Another example is SAF Dendê, the world’s first agroforestry system to grow palm oil. Since 2008, led by Natura and in cooperation with the mixed agricultural cooperatives of Embrapa (Brazilian Agricultural Research Corporation, a public company belonging to the Ministry of Agriculture) and Tomé-Açu (Camta), SAF is grown sustainably in the state of Pará Palm oil, brought through the combination of several plants in the production system, this oilseed is cultivated closer to its original environment in the forest. Cultural practices in these areas are based on agro-ecological management without the use of pesticides. Today, palm oil produced by SAF is the main ingredient in our new branded bar, Natura Biome.
Deforestation in the Amazon hit a record high in 2021. Has the lack of public policy on forest protection and the dissolution of environmental agencies created an unfair playing field for companies like Natura?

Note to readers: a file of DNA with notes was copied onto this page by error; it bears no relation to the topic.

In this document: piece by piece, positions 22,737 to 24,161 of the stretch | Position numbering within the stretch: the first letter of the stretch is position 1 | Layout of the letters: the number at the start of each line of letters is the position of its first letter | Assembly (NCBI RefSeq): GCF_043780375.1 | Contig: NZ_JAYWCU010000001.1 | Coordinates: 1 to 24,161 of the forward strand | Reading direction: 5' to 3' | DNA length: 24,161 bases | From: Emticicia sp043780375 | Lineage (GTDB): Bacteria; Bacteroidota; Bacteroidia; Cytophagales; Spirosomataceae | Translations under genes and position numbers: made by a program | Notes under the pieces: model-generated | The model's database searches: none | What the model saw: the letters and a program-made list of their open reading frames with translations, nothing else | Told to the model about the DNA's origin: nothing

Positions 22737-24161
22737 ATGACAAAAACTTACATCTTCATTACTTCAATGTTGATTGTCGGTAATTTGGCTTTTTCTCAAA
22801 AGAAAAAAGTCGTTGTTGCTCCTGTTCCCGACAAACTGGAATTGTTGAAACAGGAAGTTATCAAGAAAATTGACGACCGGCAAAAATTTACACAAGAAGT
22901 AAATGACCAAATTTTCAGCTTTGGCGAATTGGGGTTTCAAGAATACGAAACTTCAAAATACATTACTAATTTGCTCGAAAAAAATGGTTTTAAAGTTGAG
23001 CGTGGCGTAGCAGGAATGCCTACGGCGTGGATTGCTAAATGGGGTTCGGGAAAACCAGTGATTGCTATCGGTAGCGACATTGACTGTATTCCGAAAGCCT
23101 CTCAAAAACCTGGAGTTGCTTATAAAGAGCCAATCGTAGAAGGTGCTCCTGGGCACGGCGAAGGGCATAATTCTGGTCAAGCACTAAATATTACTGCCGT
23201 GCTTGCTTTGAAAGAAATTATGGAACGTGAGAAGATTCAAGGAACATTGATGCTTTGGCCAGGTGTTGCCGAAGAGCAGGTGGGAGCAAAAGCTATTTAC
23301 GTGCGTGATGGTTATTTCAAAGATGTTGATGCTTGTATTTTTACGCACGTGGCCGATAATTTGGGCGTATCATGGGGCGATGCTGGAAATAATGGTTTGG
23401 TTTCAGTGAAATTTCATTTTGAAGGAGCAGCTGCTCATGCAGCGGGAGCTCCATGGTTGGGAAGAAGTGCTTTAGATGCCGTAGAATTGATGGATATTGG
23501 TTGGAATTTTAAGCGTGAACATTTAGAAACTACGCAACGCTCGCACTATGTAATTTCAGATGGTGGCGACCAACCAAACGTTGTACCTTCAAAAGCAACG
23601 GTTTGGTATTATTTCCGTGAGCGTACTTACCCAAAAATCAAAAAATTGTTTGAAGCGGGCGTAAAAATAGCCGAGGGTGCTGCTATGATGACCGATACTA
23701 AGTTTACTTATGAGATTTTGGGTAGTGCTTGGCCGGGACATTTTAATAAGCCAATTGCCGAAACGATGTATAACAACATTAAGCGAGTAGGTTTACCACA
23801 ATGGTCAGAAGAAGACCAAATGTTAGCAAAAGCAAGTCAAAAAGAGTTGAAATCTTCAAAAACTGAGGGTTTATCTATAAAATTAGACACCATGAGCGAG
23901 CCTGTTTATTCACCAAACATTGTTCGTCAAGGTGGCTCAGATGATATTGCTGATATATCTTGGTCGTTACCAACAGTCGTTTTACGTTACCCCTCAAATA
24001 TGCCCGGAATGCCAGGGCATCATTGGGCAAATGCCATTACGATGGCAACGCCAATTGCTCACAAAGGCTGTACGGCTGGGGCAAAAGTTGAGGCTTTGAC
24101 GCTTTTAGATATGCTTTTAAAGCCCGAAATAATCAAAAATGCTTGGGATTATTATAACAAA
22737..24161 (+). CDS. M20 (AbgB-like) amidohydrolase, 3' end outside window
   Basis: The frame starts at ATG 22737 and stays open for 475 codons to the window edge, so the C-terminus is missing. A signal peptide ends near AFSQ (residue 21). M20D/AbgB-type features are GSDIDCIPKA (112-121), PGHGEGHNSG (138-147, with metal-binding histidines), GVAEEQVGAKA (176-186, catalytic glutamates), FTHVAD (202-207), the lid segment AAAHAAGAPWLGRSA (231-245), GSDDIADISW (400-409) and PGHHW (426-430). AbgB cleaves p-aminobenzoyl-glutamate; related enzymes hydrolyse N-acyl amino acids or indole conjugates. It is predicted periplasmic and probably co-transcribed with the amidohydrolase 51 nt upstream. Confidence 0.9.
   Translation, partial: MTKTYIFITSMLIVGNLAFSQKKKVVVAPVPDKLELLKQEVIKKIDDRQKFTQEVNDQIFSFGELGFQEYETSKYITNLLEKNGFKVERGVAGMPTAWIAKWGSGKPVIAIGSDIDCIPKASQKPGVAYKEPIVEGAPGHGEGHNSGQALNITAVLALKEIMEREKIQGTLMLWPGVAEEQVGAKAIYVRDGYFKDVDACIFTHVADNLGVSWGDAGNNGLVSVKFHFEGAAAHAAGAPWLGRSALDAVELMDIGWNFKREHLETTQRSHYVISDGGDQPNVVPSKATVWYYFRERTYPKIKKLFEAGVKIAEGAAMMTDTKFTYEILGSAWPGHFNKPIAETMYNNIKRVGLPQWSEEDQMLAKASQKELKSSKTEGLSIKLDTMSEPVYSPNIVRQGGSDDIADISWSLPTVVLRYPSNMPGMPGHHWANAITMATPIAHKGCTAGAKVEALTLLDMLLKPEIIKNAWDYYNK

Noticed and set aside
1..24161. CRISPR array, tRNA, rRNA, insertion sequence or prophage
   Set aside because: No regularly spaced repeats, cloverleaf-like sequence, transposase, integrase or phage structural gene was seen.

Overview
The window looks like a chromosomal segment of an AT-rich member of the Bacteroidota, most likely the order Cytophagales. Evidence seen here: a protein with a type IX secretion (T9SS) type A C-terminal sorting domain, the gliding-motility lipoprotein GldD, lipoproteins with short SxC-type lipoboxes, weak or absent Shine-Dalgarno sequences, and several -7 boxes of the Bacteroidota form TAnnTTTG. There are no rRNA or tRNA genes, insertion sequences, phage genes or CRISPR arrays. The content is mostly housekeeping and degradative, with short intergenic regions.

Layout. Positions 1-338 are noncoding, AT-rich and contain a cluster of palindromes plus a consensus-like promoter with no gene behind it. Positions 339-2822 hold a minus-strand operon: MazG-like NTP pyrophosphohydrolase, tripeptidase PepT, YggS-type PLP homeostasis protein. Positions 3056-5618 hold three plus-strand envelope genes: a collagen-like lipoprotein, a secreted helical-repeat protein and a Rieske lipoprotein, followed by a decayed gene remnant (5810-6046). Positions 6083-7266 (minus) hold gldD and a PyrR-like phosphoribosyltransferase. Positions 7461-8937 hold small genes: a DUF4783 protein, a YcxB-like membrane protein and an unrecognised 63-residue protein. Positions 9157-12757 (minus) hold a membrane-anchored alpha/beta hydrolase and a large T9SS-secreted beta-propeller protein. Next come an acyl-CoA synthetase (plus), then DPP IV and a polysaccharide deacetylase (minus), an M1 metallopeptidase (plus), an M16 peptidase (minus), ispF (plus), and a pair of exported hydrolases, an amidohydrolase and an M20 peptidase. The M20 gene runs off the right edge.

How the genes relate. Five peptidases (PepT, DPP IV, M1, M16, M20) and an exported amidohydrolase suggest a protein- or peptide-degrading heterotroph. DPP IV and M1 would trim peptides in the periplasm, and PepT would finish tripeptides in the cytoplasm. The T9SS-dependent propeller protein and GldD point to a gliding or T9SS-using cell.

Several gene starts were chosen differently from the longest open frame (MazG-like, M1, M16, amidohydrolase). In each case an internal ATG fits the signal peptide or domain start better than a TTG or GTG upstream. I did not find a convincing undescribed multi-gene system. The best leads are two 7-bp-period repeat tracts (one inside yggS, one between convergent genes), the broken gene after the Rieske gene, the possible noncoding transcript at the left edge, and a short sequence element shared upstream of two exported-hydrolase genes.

Ending deforestation is an urgent issue that requires collaborative response and action, and must be the goal of society as a whole.
In addition to the impact on the environment and climate, it is important for society to realize that we also face an economic challenge: illegal practices competing with legitimate businesses and investments. As such, the impact is on the development of businesses and markets that are structured around a global focus on sustainability, and where investments are made legally and in compliance with the law.
Unfortunately, so far, we are far from the ideal path. World-renowned experts are constantly warning that the Amazon biome is approaching a tipping point, when the forest will no longer be able to regenerate. We need to act collectively faster.
What can be done in terms of public policy to make SOEs more sustainable?